"Fun" is not entirely subjective. The core element to fun is meaningful choice: meaningful deck choice, meaningful game choices, etc. To have fun, players need meaningful choice among decks. This requires a diversity of decks. When a deck is monopolistic or dominant, there is no meaningful deck choice. Therefore, data is integral to B&R discussions. It's the main purpose of them.

    Wizards has said this explicitly on multiple occasions. Most recently, it said "Data from twelve recent Vintage Challenges reinforces this, with 40% of the Top 8 decks being Shops and 30% being Mentor." This, in it's explanation of restricting Thorn and Mentor (https://magic.wizards.com/en/articles/archive/august-28-2017-banned-and-restricted-announcement-2017-08-28)

    If the DCI uses Top 8 data to make restrictions, why the hell would the Vintage community separate data and B&R restriction discussion? That makes absolutely no sense.



  • Everytime a B&R discussion erupts in the last few years Workshops is always mentioned, and to be honest from a pure power level and format health its rediculous that this card is unrestricted compared to some cards on the list.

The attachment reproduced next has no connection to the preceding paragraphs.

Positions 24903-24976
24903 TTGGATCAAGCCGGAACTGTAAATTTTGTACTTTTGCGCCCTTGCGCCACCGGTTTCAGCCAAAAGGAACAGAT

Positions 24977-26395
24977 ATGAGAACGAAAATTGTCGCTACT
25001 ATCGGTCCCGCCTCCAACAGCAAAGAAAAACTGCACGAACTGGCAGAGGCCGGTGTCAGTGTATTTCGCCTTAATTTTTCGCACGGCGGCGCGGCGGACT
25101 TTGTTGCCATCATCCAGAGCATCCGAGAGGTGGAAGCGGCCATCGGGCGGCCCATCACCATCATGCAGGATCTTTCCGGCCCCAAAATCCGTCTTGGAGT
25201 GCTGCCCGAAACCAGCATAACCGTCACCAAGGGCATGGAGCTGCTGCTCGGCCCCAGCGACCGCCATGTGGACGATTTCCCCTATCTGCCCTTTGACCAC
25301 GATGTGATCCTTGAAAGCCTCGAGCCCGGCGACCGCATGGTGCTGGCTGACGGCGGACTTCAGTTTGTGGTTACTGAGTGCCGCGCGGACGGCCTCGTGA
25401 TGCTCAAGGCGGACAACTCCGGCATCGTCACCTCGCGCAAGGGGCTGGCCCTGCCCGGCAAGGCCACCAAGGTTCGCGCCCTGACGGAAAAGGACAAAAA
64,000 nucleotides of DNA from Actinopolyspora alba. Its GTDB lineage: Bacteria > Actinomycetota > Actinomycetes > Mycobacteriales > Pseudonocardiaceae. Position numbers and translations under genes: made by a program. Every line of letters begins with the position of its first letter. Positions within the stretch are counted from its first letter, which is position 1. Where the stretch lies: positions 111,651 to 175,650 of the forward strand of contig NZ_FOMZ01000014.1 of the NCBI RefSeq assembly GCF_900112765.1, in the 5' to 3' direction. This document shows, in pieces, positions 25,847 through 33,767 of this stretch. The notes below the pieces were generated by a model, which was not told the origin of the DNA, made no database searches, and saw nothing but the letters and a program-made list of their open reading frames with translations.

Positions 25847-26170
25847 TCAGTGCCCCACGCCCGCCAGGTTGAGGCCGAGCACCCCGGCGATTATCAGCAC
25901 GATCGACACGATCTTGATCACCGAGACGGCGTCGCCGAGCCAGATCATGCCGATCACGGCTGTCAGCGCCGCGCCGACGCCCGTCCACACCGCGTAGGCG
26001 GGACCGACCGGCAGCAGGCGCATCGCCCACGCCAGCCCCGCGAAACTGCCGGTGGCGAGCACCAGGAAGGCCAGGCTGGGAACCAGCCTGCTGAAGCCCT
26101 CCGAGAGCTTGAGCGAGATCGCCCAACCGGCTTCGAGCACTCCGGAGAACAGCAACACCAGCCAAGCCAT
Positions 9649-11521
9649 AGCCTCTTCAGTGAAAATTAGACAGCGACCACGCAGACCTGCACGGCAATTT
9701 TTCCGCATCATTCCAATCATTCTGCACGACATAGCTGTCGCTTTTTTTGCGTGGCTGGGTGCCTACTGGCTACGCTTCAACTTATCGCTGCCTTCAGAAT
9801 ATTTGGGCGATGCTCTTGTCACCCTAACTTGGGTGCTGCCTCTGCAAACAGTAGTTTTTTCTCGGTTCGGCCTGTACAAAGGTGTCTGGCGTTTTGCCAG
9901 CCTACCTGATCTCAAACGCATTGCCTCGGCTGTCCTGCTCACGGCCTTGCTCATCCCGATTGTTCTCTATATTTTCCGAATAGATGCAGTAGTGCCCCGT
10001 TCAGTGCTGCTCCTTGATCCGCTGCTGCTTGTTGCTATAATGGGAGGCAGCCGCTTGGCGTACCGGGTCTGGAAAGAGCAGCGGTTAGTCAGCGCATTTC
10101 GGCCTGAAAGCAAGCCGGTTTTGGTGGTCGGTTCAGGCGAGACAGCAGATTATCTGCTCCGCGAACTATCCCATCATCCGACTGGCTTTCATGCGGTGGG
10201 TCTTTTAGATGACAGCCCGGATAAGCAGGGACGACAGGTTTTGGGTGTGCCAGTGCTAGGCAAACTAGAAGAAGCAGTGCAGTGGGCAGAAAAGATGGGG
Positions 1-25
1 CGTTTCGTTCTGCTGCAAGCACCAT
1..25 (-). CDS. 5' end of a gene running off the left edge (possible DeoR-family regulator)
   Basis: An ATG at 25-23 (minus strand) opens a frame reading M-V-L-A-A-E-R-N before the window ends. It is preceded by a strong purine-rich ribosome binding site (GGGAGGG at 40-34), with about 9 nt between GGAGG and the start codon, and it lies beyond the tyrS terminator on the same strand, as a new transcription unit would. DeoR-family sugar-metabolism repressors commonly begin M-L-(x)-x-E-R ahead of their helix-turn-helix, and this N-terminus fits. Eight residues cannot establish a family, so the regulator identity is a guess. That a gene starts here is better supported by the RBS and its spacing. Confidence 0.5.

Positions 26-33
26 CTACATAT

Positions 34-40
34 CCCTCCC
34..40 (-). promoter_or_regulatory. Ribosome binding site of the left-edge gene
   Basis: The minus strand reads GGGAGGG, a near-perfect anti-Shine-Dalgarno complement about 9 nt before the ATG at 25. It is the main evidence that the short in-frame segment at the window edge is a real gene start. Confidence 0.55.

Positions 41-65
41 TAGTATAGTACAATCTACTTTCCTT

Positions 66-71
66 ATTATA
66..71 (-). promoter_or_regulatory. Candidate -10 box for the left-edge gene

Workshops is way more powerful than a lot of cards that are already restricted.
    There is a huge difference between restricting cards for powerlevel reasons only (which would be the reason to restrict shops) or also because they promote "unfun" gameplay (i believe cards like chalice of the void fall under that category)
    In a hypothetically world where financial value and emotional attachement to a card or strategy would not be a factor, but just powerlevel and format health, this would not be a debate at all. Workshops has become the to Vintage what Brainstorm is too Legacy. Everybody knows its way too powerful, but most people kind of agree that it defines the format.

    I see two possibilities.
    First try to power down this Strategy so it gets in line with the rest of the format, which means restricting shops.